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 I TAKE it for granted that none of my readers doubt the existence of a definite purpose—some may prefer to call
it a tendency —in human history. Writers on this subject have often been accused of dwelling too much on
war. But war is the ultimate expression of human will, and war, with all its horrors and losses, has worked,
we are glad to believe, for the general good. The fittest among the nations have survived. We cannot estimate
the loss which mankind would have suffered if the great military monarchies of the East had crushed out of
existence the insignificant tribe which was to be the world's teacher in righteousness. Something of the same
kind may be seen in what is called secular history.
Greece struggled bravely, against what must have seemed almost hopeless odds, to preserve herself from Persian
domination. If the eleven thousand "Men of Marathon" had been trodden
 under foot by the hosts of Persia, the Athens of the fifth century, with its free political life and
unrivalled intellectual development, would not have existed. A sterile despotism, without literature or art,
would have taken its place, and the world would have been incalculably the poorer for the exchange.
What is true of the struggle between Greece and Persia is true also of the great conflict, lasting for more
than two centuries, in which the Sicilian Greeks, with now and then a little help from the motherland, held
their own against Carthage. Persia and Carthage, though differing much from each other, were equally hostile
to the essential principles of Western civilisation.
Little need be said as to the issue of the wars between Rome and Carthage. Rome, indeed, took up the cause for
which Greece had contended. It is impossible to conceive a Carthaginian Empire exercising a worldwide sway
with anything like the beneficial results for which the world has to thank the dominion of Rome. Carthaginian
politics and morals, as far as we have any knowledge of them, seem to have been narrow and inhuman.
When we come to the conquests of Alexander, we are not able, it must be confessed,
 to see our way so plainly. We may perceive, however, in it the spread of Greek influence over Western Asia.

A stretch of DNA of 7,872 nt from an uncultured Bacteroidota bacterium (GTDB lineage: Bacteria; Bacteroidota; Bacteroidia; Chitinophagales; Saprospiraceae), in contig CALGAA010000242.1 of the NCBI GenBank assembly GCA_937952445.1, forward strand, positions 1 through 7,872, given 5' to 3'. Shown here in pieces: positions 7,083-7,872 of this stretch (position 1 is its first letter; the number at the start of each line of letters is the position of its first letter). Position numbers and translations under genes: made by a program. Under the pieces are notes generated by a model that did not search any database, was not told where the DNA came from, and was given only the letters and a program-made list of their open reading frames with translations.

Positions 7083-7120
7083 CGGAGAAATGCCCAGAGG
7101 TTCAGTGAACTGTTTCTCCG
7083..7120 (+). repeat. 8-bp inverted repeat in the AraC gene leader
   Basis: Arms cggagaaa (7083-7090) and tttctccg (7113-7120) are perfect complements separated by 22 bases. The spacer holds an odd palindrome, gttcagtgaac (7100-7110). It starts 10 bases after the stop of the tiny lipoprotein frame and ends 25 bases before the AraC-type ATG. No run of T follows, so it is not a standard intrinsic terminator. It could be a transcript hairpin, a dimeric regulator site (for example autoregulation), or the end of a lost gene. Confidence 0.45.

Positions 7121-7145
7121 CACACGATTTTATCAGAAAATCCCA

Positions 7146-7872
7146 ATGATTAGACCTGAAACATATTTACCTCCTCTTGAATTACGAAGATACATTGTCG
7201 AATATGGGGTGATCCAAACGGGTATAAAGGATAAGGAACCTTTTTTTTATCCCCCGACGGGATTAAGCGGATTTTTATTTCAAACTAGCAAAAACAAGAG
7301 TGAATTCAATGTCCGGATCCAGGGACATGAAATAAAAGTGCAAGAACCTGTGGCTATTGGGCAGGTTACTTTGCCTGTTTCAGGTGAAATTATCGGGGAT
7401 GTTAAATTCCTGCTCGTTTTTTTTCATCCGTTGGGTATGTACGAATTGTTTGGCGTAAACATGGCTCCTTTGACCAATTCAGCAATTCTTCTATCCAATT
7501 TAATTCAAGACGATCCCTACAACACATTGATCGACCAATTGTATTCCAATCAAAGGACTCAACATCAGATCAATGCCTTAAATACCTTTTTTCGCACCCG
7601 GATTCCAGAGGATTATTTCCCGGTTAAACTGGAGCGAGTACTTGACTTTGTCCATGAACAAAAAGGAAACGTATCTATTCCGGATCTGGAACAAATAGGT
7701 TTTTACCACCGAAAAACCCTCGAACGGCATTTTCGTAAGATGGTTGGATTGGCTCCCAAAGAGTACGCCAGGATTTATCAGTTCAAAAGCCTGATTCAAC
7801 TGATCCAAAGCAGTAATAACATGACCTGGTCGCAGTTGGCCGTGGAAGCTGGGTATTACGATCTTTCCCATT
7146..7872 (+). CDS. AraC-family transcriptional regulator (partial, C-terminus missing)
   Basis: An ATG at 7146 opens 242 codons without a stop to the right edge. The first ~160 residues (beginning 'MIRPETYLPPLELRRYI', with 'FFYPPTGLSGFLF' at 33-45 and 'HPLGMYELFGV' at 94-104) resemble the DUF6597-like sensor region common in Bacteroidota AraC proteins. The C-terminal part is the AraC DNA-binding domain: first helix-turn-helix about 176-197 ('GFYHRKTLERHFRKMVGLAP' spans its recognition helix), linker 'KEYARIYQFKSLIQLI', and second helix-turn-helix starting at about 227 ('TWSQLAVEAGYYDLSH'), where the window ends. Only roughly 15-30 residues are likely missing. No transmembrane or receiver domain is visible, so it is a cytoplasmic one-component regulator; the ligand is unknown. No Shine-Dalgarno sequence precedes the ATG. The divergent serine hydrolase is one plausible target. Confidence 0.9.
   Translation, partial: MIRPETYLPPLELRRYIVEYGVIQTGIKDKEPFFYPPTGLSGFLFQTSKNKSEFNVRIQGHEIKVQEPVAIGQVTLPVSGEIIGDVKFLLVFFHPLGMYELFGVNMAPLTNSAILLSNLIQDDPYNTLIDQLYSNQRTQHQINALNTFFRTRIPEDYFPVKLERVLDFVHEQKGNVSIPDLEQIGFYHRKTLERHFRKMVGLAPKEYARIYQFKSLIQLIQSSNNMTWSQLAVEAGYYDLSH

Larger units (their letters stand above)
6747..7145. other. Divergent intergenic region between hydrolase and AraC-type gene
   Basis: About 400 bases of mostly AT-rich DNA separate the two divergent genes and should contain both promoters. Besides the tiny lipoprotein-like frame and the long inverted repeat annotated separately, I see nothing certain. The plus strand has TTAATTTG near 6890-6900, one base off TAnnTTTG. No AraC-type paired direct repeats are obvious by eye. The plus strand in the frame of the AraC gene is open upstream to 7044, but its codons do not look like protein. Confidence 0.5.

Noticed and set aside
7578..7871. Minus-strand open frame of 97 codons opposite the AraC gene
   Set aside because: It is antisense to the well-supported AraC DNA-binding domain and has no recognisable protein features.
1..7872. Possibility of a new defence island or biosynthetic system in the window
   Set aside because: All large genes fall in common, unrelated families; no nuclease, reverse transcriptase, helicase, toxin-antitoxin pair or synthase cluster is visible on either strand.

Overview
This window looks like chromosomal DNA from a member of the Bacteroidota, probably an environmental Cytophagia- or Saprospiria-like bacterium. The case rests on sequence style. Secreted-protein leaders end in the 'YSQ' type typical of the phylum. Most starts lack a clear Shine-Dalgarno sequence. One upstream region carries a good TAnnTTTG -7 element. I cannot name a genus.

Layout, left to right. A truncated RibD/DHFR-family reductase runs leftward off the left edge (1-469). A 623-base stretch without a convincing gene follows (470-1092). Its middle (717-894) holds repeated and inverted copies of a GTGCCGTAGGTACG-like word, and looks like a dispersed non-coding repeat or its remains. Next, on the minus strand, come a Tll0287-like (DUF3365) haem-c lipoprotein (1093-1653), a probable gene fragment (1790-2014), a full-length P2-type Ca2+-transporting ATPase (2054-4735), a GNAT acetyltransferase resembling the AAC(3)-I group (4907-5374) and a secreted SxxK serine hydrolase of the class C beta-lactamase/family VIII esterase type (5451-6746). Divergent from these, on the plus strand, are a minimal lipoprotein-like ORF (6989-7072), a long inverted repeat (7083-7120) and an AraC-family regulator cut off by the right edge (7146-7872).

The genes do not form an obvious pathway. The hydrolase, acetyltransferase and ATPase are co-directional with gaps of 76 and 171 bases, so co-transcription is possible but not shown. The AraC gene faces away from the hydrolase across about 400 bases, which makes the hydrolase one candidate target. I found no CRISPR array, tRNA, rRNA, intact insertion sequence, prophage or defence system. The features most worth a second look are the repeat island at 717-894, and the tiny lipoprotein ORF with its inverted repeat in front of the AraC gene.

That influence had already been at work. Greek colonies had been planted far to the east; the Oriental nations
had been much affected by Greek thought and manners. Alexander's brief career—it lasted but eleven
years—did much to promote this Hellenizing process.
The empire of the great conqueror fell to pieces at his death, but two Greek kingdoms, to speak only of his
Eastern dominion, were built out of the ruins. It was in these kingdoms that some of the earliest victories of
Christianity were won. Given to the world by a Semitic tribe, our faith used largely for its spread Greek
means, of which a common Greek language is the most obvious.
We need not prove that it was for the lasting good of the world that Rome was not crushed by the Celtic
invaders of 390 B.C. or the Teutonic swarm of 112 B.C. It is equally plain that the development of the human
race was largely helped by the subsequent spread of the Empire, till it embraced all Europe west of the Rhine
and south of the Danube, all Northern Africa, and Asia west of the Euphrates. It is enough to say that Roman
law is a dominating
 power in most of the codes of modern Europe, and an important element in all.
Finally, we have the overthrow of the Roman Empire by barbarians from the north and east. This overthrow may
seem at first to be "chaos come again." So doubtless many thought at the time. Yet out of the turmoil of the
fourth and the fifth centuries there came a new order, the order which we see in the Europe of to-day. The
subject lies outside my province. I can only indicate the fact.